Comments for Torah Musings Fri, 21 Nov 2014 16:54:25 +0000 hourly 1 Comment on Slaughterhouses, Sacrifice, and Sanctity by disqus_8xPnZogBVF Fri, 21 Nov 2014 16:54:25 +0000 One thing you forgot: if the animal rearing and slaughter is not transparent and up to our ethical standards, we shouldn’t eat it. Period.

Unfortunately, this excludes almost all meat, eggs, and dairy available today, but it’s what Jewish values require of us, and is why so many chief rabbis (like Shlomo Goren, Shear Yashuv Cohen, Jonathan Sacks, David Rosen, etc.) — not to mention so many rabbis and Jews generally — have gone vegetarian.

Comment on Deception and Justification by Aryeh Baer Fri, 21 Nov 2014 15:54:59 +0000 Joel Rich –
And yet the Torah itself shows no such reluctance. Neither does a host of rishonim (including the Ramban) and achronim. Case in point, many of the thoughts in my post above were from Rabbi Sacks.

Comment on Deception and Justification by joel rich Fri, 21 Nov 2014 09:47:23 +0000 R’ H Schachter is very against ascribing any negativity to characters in tanach (not limited to avot) unless there is a basis in chazal. He quotes the Chofetz Chaim (and others I think) on this issue as being surprised at those (including Ramban) who do so.

Comment on Deception and Justification by Aryeh Baer Fri, 21 Nov 2014 05:35:03 +0000 Rabbi Student –

It is a difficult area, as the text does not render a clear judgment, certainly not at least at the time of the events. That said, there is significant textual evidence that the Torah finds fault in Yaakov’s actions. It is not just conjecture that Yaakov’s later travails were punishment for his deception of his father and brother. The words themselves suggest an element of mida-keneged-mida. Yaakov is given the wrong sibling when he is “blind” at night. He protests using the term “Lama rimitani?”, similar to the phrase used by Yitzchak, “ba achicha b’mirma”. But Lavan’s response is the most telling. “We do not do this in our place, to put the younger before the older”. Lavan could not have known it, but those words no doubt had a deeper message for Yaakov. This was payback. It is as a result of Lavan’s deception that so much of Yaakov’s difficulties arise, culminating in Yosef’s kidnapping and sale. Here to, the vehicle of this harsher deception is telling. A goat’s blood, reminiscent of the goat skins Yaakov placed on his arms to deceive his father. It is hard to ignore that the Torah seems to be taking Yaakov to task for his actions.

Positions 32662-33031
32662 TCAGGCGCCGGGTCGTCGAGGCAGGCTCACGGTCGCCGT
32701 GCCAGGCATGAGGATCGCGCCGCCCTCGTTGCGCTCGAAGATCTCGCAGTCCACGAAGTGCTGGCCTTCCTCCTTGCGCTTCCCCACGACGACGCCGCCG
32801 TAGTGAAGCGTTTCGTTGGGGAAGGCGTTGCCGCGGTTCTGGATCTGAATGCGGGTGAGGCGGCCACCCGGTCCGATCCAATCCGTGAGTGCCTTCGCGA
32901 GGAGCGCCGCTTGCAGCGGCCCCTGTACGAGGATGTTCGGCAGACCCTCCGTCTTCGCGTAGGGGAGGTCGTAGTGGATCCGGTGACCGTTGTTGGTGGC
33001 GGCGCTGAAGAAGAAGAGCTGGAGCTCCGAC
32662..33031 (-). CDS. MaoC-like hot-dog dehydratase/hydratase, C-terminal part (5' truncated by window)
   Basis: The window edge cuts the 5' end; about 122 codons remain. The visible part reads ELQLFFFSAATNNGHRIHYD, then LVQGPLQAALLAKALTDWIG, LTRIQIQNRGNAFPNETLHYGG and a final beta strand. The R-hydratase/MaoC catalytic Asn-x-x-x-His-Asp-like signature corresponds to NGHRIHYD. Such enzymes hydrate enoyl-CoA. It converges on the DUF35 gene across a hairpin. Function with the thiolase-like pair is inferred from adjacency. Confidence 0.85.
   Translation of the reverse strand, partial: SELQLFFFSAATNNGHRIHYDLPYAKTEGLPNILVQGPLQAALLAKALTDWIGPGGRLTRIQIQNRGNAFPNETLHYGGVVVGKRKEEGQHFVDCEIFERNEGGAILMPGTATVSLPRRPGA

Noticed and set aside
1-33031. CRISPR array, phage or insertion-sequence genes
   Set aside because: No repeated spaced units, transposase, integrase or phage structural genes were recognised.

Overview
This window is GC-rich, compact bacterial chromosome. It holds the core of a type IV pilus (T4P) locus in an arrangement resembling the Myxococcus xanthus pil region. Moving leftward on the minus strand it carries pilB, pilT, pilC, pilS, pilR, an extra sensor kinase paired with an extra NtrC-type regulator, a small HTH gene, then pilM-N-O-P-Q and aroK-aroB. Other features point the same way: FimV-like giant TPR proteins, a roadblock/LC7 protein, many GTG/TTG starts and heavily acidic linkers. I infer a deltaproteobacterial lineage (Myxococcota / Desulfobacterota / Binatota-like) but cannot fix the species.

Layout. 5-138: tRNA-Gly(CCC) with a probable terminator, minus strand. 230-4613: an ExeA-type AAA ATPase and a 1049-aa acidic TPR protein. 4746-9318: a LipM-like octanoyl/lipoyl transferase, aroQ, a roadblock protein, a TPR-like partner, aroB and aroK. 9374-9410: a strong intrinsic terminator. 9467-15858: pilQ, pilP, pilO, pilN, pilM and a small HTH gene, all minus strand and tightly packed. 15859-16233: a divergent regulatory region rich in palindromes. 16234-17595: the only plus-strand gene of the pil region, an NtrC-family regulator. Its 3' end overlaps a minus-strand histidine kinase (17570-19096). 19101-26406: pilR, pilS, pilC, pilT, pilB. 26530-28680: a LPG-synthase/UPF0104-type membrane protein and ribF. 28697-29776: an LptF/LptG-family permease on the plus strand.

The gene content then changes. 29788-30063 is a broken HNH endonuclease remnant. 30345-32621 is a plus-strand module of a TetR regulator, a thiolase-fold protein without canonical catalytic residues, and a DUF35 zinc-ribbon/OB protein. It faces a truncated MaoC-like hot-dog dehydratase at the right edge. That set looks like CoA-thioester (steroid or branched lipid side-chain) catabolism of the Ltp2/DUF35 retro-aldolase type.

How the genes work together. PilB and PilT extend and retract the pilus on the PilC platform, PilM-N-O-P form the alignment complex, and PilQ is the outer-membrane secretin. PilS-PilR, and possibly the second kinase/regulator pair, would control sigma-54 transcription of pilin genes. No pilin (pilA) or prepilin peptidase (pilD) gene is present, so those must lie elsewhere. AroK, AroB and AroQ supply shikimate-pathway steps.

The counterarguments you present are not convincing.
1. I am not sure how the presence of prior deceptions that may or may not have been justified impacts our understanding of the Torah’s judgment of this particular act. Just because one deception is justified – and it is not clear that those deceptions were justified either – does not mean another under vastly different circumstances is justified as well. As to the suggestion that the deception of Yitzchok could just as easily be seen as a punishment for Yitzchok’s deception of Avimelech, textual evidence of such a link would have to be presented to support such a link. It is otherwise unsupported speculation.
2. Indeed, Yaakov did buy the first-born right from Eisav. That is what makes for fascinating moral tension to this episode. It belongs to Yaakov, and he takes what is rightfully his. But the Torah still seems to take him to task for his actions. It is a fantastic moral ambiguity that the Torah teaches us here. Situations are rarely black and white, and even doing the “right” thing can have devastating consequences. It is a statement on how a person can be right and still be wrong.
3. Yitzchok forgiving Yaakov is poor proof that Yaakov’s actions were correct. There are many reasons to account for this. Most obvious, is that parents forgive. Yaakov forgave Reuven for his trespass (to an extent). David forgave both Amnon and Avshalom in turn. That is not to say that any of their actions were correct. It is also possible that after Eisav married Hittite women, Yitzchok understood better his sons’ destinies. There are those who say that this particular bracha – the bracha of Avraham’s legacy – was always intended for Yaakov. In any event, the bracha itself is no proof that Yaakov’s earlier actions were justified.